Supreme Court won't review case on how LA deals with homeless possessions
The U.S. Supreme Court has decided not to review the restrictions that stop city officials from removing and destroying homeless people's property left on the sidewalk.
DOWNTOWN LOS ANGELES — The U.S. Supreme Court will not review a controversial case that puts restrictions on how the city of Los Angeles can removes and disposes of the possessions of the homeless living on Skid Row.
The case in question is Lavan vs. Los Angeles, in which eight homeless people claimed their personal belongings were illegally taken from the street when they got up to use the restroom or eat a meal. The court determined that the city was not allowed to remove and destroy unattended property on the sidewalk, citing Fourth and 14th Amendment violations.
“You can’t take people’s property and destroy it. Our evidence in support of this injunction was overwhelming," said Carol Sobel, attorney for the homeless.
The City of L.A. has tried to both appeal and amend the resulting injunction for the past two years. Many city officials say the ruling has led to the deterioration of health and sanitary conditions on Skid Row, by allowing homeless individuals to accumulate property on the sidewalk.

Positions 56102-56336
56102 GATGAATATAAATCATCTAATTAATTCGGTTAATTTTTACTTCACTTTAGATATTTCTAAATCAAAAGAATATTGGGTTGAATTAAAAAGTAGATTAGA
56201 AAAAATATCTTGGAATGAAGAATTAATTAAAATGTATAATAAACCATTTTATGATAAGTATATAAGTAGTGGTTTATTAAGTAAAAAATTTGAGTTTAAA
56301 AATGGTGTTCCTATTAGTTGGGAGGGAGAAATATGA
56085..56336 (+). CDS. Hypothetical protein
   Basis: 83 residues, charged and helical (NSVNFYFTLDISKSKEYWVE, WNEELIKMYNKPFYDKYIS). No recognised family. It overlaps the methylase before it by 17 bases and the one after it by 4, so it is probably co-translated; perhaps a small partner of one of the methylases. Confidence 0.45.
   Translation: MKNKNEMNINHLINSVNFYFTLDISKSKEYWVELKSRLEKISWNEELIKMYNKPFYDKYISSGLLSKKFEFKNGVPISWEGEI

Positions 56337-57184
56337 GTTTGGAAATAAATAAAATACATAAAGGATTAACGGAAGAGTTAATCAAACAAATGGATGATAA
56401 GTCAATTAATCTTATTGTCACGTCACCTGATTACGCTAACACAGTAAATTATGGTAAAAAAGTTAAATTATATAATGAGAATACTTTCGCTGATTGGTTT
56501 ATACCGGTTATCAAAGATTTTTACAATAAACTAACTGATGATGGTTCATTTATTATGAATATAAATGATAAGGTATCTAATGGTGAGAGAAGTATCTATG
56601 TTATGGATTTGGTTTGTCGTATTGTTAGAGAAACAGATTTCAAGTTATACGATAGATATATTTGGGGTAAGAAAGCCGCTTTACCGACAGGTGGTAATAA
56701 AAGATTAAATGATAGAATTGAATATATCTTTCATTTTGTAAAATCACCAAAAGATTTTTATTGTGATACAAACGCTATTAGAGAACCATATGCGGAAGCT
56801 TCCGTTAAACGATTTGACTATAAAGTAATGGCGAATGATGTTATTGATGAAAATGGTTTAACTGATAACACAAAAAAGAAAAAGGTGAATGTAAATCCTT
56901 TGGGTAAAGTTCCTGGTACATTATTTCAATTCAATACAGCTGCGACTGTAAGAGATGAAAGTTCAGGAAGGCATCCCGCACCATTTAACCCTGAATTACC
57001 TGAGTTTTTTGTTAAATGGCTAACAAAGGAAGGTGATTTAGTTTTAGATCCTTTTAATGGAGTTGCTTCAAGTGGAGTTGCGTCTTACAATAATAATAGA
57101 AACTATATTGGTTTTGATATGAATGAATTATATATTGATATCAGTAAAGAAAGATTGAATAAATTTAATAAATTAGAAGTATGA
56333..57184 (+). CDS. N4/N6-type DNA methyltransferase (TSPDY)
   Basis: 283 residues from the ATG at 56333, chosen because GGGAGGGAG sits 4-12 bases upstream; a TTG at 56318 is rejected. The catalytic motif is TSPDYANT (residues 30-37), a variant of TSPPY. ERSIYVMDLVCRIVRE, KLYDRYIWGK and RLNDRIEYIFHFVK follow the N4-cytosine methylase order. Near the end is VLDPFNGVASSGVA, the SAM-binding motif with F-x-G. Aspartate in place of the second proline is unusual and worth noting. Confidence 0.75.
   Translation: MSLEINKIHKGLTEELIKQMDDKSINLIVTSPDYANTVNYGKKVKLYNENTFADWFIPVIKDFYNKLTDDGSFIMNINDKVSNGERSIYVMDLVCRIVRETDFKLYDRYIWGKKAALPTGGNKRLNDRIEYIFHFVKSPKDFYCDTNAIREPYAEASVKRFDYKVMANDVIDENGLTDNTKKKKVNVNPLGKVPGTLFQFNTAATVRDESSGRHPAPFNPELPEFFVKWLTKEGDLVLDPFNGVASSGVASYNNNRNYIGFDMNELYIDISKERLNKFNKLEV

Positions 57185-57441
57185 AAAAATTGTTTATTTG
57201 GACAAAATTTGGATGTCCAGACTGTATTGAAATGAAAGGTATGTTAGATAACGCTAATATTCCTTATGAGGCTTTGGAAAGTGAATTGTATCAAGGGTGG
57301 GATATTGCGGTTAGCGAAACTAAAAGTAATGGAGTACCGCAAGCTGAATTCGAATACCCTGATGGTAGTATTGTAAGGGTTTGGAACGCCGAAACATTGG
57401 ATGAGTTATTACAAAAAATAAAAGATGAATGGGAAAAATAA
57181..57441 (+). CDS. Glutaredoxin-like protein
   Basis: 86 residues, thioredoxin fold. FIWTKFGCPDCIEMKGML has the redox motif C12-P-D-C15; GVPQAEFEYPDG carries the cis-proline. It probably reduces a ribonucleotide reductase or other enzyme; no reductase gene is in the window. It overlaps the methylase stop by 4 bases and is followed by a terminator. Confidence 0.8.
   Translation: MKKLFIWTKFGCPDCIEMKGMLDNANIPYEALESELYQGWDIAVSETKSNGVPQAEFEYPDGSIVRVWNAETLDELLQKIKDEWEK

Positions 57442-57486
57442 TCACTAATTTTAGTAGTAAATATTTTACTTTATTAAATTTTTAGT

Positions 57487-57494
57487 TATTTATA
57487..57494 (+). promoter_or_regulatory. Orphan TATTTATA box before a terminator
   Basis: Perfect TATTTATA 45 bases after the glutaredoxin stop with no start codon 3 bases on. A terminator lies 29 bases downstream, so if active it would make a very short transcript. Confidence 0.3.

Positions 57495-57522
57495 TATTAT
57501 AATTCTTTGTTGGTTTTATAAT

“People have a right to live in a clean and safe place, even if their home happens to be on our city streets,” said City Attorney Carmen Trutanich earlier this year.
Last week, the City put in an application to amend the injunction, but it was denied.
"...Now the Supreme Court has rejected their petition and the settlement discussions are dead," said Sobel. "I’m hoping that at this point we can revive the settlement discussions and do something that is practical to address this problem."
The attorney added that she hopes the settlement will include citywide policy changes in regards to the homeless. She is also seeking monetary compensation for the eight plaintiffs who had their property taken.
Blogdowntown reached out to the L.A. City Attorney's office but has not received a comment.